March is an incredible month of growth and transition, and this year did not disappoint. We experienced many changes this month, including welcoming several new campers with the beginning of our Spring Session! We’ve been very busy keeping track of the changes in the park, putting on and taking off layers as the weather tries to decide what season we’re in, and making new friends.
We have naturally been talking a lot about spring this month, and exactly what happens in springtime. When the children were asked what they expected to see in spring, they gave a lot of answers related to growth and life: flowers, new leaves, bunnies, eggs, bees. We searched the park for signs of spring, and found many seeds and new sprouts. The ground under our bigleaf maple trees have been covered with maple seeds (“helicopters”) in all stages of sprouting – first with just the root emerging from the seed, then with the curled leaves visibly beginning to unfurl and stretch open the seed pod, and finally the little sprouts rooted in the ground, with open leaves stretching to the sun! We enjoyed searching for the sprouting seeds, measuring them, and recording them in our nature journals.
The long, loose hazelnut and alder catkins have been drawing in the children this month, and many of our Sprouting Roots have enjoyed collecting them from the trees and the ground, wiggling them like worms and noticing the yellow pollen they release. We spent a lot of time around the hazelnut tree at our drop off spot, finding old nuts and shells on the ground, collecting catkins, and feeling the fuzzy, just-opening leaves. It’s interesting how a new season can bring sudden interest to a tree that went largely unnoticed for most of the year.
We’ve seen significant change in the shrubs and understory plants at the park. All the brown, dead-looking sticks along the trails are suddenly opening bright, soft new leaves. This has served as a great reminder that we should treat gently even those plants that appear dead, because life is often hidden inside, waiting for spring. Our Indian Plums, which began to leaf out in February, have continued to open and spread their leaves, and are now displaying delicate white flowers. Soon after the Indian Plums, we saw many of our berry plants opening their leaves - huckleberry, then salmonberry, blackberry and thimbleberry. A beautiful red-flowering currant has been showing its colors along the path from drop-off to camp, and in the landscaped areas of the park bright sunny daffodils have emerged. Dandelions and daisies have taken over the fields, making everything a little more colorful. What a wonderful time to be outside!
It would not be spring in the Pacific Northwest without rain, and we’ve had our fair share this March! We’ve been talking a lot about the water cycle, the importance of water in all aspects of our lives, and the role of water in the forest ecosystem. Each of our classes took water detective hikes, seeing how much water we could spot – we found water in streams, swamps, mud and puddles; in dewdrops on the grass and pooled inside flowers and leaves; inside rotting wood and carpets of moss. We started to recognize and identify some of the plants, animals and fungi that depend on very wet places, like salmonberry, skunk cabbage, moss, mushrooms, slugs and ducks.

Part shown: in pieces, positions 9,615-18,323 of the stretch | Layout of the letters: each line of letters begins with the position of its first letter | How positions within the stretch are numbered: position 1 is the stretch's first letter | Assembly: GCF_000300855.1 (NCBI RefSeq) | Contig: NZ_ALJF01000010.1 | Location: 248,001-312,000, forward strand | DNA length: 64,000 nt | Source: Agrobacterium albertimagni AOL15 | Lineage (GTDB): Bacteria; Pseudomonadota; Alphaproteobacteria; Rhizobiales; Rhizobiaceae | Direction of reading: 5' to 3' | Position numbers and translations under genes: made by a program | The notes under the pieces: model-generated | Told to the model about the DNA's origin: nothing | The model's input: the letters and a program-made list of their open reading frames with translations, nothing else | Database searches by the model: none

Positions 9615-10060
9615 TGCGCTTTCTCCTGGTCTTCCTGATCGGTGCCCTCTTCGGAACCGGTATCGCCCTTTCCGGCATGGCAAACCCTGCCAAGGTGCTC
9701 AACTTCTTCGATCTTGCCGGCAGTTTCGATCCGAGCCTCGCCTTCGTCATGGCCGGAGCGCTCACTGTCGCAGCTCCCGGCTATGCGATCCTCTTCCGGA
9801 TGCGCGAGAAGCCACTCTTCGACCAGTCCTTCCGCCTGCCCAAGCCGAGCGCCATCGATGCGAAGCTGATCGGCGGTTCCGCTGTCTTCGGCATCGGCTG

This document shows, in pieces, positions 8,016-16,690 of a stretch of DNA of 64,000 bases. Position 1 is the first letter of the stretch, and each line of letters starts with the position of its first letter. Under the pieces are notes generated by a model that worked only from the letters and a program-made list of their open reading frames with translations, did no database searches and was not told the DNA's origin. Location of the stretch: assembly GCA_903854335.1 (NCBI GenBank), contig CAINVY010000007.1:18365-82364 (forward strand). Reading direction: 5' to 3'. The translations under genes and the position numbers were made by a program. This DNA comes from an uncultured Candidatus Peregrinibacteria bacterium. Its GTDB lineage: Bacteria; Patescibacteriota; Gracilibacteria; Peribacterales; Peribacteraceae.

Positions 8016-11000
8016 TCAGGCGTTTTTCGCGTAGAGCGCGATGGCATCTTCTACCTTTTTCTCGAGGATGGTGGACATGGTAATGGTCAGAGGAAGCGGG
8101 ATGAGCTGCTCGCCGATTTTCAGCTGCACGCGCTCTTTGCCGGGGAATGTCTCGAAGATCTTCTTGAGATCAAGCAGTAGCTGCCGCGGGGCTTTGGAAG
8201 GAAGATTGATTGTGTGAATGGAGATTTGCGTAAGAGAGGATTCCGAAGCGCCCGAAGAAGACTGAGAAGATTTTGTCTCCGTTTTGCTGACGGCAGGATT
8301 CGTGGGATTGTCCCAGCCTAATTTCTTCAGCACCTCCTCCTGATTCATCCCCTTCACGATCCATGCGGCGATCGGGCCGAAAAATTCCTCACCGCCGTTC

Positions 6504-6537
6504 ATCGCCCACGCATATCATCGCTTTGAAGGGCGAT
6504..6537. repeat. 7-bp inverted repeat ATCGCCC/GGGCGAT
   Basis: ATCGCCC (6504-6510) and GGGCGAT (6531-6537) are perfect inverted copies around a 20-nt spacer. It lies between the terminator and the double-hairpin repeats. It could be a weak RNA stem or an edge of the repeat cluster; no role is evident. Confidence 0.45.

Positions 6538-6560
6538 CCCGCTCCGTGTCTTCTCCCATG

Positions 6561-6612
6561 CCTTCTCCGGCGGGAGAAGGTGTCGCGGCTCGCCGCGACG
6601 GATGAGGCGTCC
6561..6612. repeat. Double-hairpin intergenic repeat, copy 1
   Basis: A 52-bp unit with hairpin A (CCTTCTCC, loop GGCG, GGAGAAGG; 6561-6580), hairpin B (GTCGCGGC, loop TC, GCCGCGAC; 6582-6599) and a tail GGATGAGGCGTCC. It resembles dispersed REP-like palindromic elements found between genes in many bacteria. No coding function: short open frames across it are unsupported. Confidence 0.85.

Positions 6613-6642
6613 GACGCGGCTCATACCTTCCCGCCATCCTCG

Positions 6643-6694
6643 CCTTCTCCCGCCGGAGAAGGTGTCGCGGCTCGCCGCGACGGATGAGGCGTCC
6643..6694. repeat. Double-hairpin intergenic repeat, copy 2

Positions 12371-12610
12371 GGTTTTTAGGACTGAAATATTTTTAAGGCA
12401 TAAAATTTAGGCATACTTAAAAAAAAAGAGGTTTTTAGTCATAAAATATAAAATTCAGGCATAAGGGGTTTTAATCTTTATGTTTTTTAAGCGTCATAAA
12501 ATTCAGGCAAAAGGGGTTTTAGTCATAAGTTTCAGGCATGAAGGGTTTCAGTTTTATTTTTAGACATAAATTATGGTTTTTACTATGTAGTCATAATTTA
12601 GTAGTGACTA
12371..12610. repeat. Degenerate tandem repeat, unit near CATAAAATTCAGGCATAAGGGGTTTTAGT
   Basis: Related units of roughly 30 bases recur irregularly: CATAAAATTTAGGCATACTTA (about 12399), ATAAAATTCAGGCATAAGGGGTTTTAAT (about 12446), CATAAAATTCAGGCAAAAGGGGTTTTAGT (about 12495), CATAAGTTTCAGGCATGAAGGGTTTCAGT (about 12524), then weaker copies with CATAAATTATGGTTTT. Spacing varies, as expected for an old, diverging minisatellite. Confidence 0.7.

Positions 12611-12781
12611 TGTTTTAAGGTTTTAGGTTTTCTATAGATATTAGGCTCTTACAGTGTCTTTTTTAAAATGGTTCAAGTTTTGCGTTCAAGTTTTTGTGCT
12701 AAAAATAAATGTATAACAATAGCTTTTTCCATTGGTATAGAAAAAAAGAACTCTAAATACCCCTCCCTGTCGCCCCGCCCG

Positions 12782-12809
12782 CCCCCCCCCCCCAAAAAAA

Along with the importance of water, we discussed its power. We talked about how water, wind and gravity cause erosion of rock and soil, and looked at places where the lake trail has started to slide due to erosion of the cliff. We also saw where water had run down the center of some of the park trails, eroding the soil and cutting into the trail. On our trails and in our most-trafficked areas we noticed how many roots were visible, a sign that erosion is happening, in this case from constant foot traffic. This led to discussions about our human impact, and gave a reminder for why we should be careful about where we walk and play in the park.
This month brought a few exciting wildlife sightings. Our swallows, which had migrated South for the winter, have returned and can be seen flying in and out of the seminary bell tower throughout the day. A group of our Homeschool Roots spotted two deer feeding on shrubs along the Mushroom Trail, and our Sprouting Roots had a few instances where they were able to observe a bald eagle circled close overhead. One Wednesday we were hiking the Volunteer trail and noticed whitewash (owl droppings) at the base of a small cedar tree. Sure enough, when we looked up, there was a small owl looking back at us! We were all able to watch it silently for several moments before moving on down the trail. The next Monday we returned to find owl pellets under the tree, and took them apart to discover rodent bones, teeth and nails. Our Youth Roots after-school program came upon a garter snake on the trail one day, which stayed still long enough for most of the kids to observe it before it slithered into the brush.
The transition from winter to spring is always a little bit magical, and being able to watch it so closely, week by week like our campers do is a truly wonderful experience. Many steps of growth and change from winter to spring happen so quickly that they are easily missed. By returning to the same familiar space each week, and taking the time to explore and notice what is happening around them, our campers are able to get a deep insight into the growth and life that make spring such an incredible time. It's such a gift to be on this journey with all of them, and I'm excited to see what the next few months have in store!